Calcium is a metallic element and the fifth most abundant in the earth’s crust. It’s an alkaline earth element that doesn’t occur freely in nature though it’s many compounds are common and we call these compounds “minerals” (such as limestone, marble and chalk) which is why many people do not think of Calcium as a metal.
We are taught from childhood how important Calcium is for healthy bones and teeth. Our parents encourage us to drink plenty of milk on the basis that it will make us grow tall and make our teeth strong. After that most of pretty much forget about Calcium until much later in life when women in particular may have problems with bone density caused by calcium deficiency. In between, though, Calcium is still working away playing an important part in our health, performing vital functions in the body.
First and foremost, Calcium builds and maintains healthy bones and teeth. As children we need Calcium to give us a good start in life and keeping up a good intake reinforces the early work. Later on, when we grow older and eat less Calcium intake can easily fall and a deficiency for any prolonged period can cause osteoporosis, a condition that is typified by a degeneration of bone density. Osteoporosis is the reason many older people lose height and why the elderly are more prone to suffering fractures during a fall. Women who have had eating disorders when they were young may also be more susceptible to osteoporosis because the damage was done while their bones were still young.
Aside from this function Calcium has several other important functions. One is its role in making sure nutrients can get to cells; calcium ions help to regulate the transfer of these nutrients through the cell walls. Calcium also plays an important role in the nervous system, sending messages to different parts of the body. Calcium is essential in replicating DNA and this means that if its function is impaired, we are at risk of premature aging.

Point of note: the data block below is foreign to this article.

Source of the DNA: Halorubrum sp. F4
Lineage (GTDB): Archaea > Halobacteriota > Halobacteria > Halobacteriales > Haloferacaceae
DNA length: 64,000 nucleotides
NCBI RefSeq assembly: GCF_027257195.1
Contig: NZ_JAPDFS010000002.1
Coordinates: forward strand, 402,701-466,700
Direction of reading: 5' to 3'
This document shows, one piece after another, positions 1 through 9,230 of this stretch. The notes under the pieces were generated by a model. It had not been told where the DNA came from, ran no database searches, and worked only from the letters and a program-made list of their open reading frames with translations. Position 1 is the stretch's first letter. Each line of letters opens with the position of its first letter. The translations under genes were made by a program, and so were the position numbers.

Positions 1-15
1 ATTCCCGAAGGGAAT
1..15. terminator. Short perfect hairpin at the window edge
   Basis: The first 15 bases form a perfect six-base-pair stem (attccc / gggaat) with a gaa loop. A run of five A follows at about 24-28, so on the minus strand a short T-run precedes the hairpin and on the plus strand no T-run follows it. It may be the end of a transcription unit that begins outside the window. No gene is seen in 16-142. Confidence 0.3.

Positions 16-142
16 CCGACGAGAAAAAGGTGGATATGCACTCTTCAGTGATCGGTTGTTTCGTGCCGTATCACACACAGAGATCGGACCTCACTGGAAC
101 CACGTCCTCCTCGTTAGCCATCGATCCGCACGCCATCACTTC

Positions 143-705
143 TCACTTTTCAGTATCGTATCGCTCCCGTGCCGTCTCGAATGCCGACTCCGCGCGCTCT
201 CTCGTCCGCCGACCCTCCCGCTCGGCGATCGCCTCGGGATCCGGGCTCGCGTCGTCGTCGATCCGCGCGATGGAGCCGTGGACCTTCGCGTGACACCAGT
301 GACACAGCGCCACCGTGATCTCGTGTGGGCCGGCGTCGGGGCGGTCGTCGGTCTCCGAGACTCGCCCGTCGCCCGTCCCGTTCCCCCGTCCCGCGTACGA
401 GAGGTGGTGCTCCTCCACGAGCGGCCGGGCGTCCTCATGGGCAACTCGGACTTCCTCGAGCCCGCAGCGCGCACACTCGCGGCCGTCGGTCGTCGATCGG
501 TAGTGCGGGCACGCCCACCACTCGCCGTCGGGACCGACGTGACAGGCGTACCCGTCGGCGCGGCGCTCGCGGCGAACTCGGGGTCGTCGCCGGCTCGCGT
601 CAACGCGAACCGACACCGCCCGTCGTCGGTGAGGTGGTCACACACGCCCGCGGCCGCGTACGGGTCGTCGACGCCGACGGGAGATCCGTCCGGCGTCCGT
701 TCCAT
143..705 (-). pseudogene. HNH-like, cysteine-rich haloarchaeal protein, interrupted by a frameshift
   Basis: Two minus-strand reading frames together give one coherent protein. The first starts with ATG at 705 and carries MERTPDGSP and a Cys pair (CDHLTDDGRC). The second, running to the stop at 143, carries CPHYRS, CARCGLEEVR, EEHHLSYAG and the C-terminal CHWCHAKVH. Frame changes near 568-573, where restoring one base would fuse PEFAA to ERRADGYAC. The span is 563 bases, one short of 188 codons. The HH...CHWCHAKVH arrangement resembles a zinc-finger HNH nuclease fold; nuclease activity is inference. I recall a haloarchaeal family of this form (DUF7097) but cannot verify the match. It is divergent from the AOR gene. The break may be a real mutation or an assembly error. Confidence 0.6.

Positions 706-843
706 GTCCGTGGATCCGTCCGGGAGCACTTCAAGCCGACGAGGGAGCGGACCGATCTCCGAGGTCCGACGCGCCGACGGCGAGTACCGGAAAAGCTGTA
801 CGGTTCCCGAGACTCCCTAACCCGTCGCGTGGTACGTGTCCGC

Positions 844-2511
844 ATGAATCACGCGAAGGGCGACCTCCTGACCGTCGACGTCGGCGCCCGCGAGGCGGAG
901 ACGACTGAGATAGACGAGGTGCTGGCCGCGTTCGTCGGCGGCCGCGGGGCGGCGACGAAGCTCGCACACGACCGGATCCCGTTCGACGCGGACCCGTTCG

A little known fact is that Calcium assists in blood clotting. If you have a deficiency of Calcium or Vitamin K, your blood will take longer to clot and in extreme cases, if you have a seriously low level of calcium, you are at risk of bleeding to death with even fairly minor wounds.
Calcium helps to maintain muscle function; twitching can be a warning sign that your muscles aren’t getting the calcium they need.
We all know that a milky drink can help us drop off when we are experiencing sleeping difficulties, but many people don’t realize that it’s the Calcium in the milk that is so effective; calcium is an excellent means of inducing sleep and a milky drink at bedtime is the best way of benefiting from its effect.
Recently scientists have proposed two theories concerning the effect of Calcium on our health. One is that Calcium helps to reduce blood cholesterol levels but further research has suggested that, in fact, the opposite is more likely because a high level of Calcium intake is often found in people who consume large amounts of dairy produce which in turn leads to a greater risk of heart disease.
The other is that Calcium can reduce risk of certain kinds of cancers, most noticeably cancer of the colon. So far research looks promising with findings that show a slight reduction in colorectal tumors among people with a good level of Calcium intake. However, it should be noted that in the cases that showed a reduction the patients were taking Calcium supplements rather than taking it in through their diet.
There is no shortage of ways to boost your Calcium intake; dairy foods are an obvious way though we should be wary of foods that can significantly increase our blood cholesterol levels. Nuts, leafy green vegetables, dried beans and tofu will also provide decent levels of calcium